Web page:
We’re currently celebrating our house’s thirteenth birthday (thirteen years with us) and its 128th birthday on this street. To watch and read about the whole process in those early years (pre-blog), check out our rehab slide shows, nine of them, here.
Do you have a checklist for the dining room of your dreams? If you went house hunting, did you list those things off in your mind?
Tall ceilings. Check.
Hardwood floors and beautiful moldings? Check.
Show-stopping chandelier? Double check.
Can you just see the future dinner parties we would throw in this space?
Our dining room is the middle room on the first floor, and, much like the living room, it serves multiple purposes. The living room plays the role of family den, entry hall, mudroom and almost library, and our dining room tries to keep up by hosting the big table, a slew of somewhat organized kidstuff, the kitchen equipment overflow, and most importantly – the central vertical circulation spine.
It wasn’t always this way though. Our house used to be two houses – one flat per floor, with an exterior staircase in the back up to the second floor. The third story (and the inspiration for this blog) was just a pipe dream – if pipe dreams include dead pigeons and rain-stained rafters.
When we purchased this house thirteen years ago, we not only wanted to transform this place into a home – we wanted to change its structure to its very core. And we didn’t want to have to don a coat just to head upstairs to bed. So we added an interior stair, slicing through century old lumber with new beams and hangers. Want to feel really nervous, right in the pit of your stomach? Then watch those old joists being cut and removed while waiting for the earth to shake and the fifty foot walls to come tumbling down around you.
Lucky for us, they didn’t.
We hauled out plaster and lath by the bucket (thirteen tons of it in the house – just the two of us) over the course of two months, and then the new framing began. We furred out all of the exterior walls – an extra luxury in an old house like this – plenty of new insulation and places to run wiring and pipes and all the rest of those unsightly things.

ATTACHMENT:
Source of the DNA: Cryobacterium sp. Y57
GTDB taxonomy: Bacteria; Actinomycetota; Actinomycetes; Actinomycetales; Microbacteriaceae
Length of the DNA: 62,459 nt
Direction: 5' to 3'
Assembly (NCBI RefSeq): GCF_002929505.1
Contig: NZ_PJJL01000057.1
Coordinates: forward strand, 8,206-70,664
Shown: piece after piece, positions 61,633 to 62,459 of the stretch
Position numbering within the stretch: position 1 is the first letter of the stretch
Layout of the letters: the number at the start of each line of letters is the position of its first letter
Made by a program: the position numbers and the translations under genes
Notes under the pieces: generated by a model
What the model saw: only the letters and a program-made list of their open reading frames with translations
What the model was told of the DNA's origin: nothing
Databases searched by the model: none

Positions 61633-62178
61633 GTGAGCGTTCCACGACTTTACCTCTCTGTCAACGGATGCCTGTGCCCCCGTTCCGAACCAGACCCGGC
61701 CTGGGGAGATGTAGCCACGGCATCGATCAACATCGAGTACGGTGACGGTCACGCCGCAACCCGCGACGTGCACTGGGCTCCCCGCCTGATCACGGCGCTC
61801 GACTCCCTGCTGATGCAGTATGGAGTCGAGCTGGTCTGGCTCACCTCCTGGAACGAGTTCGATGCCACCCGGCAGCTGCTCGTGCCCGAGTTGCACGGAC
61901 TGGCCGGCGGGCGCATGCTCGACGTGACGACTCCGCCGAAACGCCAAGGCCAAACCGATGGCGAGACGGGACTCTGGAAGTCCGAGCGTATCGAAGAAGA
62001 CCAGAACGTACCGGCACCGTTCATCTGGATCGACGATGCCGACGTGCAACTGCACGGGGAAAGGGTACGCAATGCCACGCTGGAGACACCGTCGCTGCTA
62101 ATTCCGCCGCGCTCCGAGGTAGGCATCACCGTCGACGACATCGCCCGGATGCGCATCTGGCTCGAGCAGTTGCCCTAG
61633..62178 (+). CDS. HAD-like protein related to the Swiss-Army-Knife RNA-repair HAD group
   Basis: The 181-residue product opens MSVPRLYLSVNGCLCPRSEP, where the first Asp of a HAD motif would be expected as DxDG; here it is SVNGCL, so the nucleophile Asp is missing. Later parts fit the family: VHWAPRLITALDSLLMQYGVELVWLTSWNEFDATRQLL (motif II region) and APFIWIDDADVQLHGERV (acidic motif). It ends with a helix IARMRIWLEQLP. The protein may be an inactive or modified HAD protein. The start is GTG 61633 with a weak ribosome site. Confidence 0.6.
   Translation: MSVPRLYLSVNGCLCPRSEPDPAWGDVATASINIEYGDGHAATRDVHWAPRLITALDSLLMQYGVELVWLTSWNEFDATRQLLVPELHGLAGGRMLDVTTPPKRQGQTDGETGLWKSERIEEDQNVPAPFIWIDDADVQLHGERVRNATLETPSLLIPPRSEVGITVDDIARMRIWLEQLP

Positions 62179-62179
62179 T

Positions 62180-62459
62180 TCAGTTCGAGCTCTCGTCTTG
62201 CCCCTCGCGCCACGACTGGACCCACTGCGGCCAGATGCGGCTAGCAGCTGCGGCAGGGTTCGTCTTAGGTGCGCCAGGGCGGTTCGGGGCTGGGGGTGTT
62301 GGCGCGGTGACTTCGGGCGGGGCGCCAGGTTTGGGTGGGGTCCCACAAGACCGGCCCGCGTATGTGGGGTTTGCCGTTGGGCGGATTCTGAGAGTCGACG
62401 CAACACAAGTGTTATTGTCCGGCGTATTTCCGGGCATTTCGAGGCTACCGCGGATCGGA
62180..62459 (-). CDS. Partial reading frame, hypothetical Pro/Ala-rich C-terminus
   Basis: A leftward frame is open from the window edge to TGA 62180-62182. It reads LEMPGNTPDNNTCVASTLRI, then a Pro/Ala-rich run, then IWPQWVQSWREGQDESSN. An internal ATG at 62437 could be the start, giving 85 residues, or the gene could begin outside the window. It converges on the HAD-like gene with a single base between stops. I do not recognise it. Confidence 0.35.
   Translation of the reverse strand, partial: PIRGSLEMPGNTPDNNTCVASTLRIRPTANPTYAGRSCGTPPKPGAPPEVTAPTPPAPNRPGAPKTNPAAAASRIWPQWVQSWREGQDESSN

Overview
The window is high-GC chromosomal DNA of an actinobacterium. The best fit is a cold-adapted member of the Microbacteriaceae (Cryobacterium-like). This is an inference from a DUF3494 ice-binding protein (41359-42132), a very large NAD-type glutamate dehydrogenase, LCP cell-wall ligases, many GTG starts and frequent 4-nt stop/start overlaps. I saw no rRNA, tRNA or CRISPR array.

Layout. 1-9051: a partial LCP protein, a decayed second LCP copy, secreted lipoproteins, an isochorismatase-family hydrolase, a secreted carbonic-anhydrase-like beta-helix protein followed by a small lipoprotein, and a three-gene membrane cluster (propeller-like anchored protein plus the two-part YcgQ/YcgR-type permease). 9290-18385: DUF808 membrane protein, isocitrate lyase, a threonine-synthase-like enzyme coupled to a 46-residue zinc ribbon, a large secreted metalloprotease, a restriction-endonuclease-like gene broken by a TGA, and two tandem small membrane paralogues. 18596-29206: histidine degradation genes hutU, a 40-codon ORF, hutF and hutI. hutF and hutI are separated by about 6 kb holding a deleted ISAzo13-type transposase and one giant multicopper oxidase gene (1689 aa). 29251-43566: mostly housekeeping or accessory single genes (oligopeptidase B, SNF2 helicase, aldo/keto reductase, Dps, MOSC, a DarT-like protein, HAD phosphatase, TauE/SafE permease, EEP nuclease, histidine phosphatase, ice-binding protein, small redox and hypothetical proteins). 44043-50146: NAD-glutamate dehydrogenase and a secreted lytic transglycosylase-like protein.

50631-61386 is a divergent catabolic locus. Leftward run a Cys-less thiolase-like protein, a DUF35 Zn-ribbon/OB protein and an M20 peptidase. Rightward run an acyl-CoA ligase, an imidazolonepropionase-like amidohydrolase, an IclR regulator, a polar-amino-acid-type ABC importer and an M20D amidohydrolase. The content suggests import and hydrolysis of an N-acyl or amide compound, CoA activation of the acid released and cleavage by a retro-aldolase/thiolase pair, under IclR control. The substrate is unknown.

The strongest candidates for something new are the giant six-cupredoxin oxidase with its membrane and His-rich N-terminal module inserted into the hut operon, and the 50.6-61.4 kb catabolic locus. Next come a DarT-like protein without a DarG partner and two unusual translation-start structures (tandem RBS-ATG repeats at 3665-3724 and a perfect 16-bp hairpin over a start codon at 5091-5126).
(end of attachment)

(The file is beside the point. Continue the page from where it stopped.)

New drywall came in, old water damaged floors were patched…
You’ll notice the datestamp on our old pre-digital camera. (It’s day first, then month, then year.) The summer ticked onward and soon it was fall. Because doing this sort of insane amount of work wasn’t enough… we were also planning a huge wedding. In another state. On September 23, 2000.
Perhaps it was the twenty hour days we were pulling each day – eight at work, eight working on the house, and another four making things for our wedding – but we certainly weren’t operating on all cylinders at that point. I think that’s why I got the bright idea to paint the dining room eggplant.
Gross. It’s not that the color was gross – it wasn’t, although these dust covered camera photos and one coat shots don’t really do it justice. But the dining room has one window that sits about seven feet away from our neighbor’s forty foot high brick wall, and it’s dark, really dark. We quickly repainted it a nice, boring taupe and moved on.
We married, ran off to Canada for our honeymoon and returned to a house with an almost functioning bathroom on the second floor. And no stair to get there.
Our dining room housed our first ladder. Our first bedroom. Our closet and our workroom. We huddled in that room for the first winter of our marriage like we were characters from a Laura Ingalls Wilder novel, tired and poor but happy. Well, mostly happy.
We still wanted some stairs.
So we made some.
Since the house never had a stair, it seemed disingenuous to put in a stair to match the era of the house. It felt fake. If we were going to make this slice through the house and connect three floors for the first time in a century, then we were going to make sure that you knew it was a modern intervention.
So we added steel…
…and giant stringers…
…and then some modern floating railings.
We furnished it with the bare minimum, and it worked just fine. Nothing spectacular, but a good foundation.
And then we started working on the living room, so the living room temporarily moved into the dining room, and the kidstuff piled up, and kitchen stuff started to infringe, and the blinds never open…
…and the coats had to hang somewhere. And so it’s once again in transition. But we have big dreams.
Dreams of white (and bright walls), goodbye to the extra stuff, no more blinds, more lighting, and even big plans for a little updating to those stairs: staining the treads a dark color like the old floors, painting the stair stringers a lighter gray. We’ve got some artwork to hang, some new portraits to hang, and a walnut library table to use as a buffet in there once we offload all those piles of books onto the new library shelves. We’ve kicked our one television out of the living room, and converted that TV armoire into a coat wardrobe.
And of course I’ve got some dining room furniture dreams going on – like this Saarinen table and Cherner chairs – or something along those lines. Lighter. Brighter. Simpler. In my big dreams I’d widen the opening between the living room and dining room even more than we originally widened it, but I’m not sure how much sawdust patience I have anymore. We shall see. I dream of rescued pocket doors sometimes – even if I have to mount them on exposed barn door tracks. I dream of lots of things, and often of this house.
Did I dream of newlywed days hunkered down in an eggplant colored dining room? Maybe not. Did I have paint under my nails when I walked down the aisle that fall? Most likely.
Would I trade any of it? Not on your life.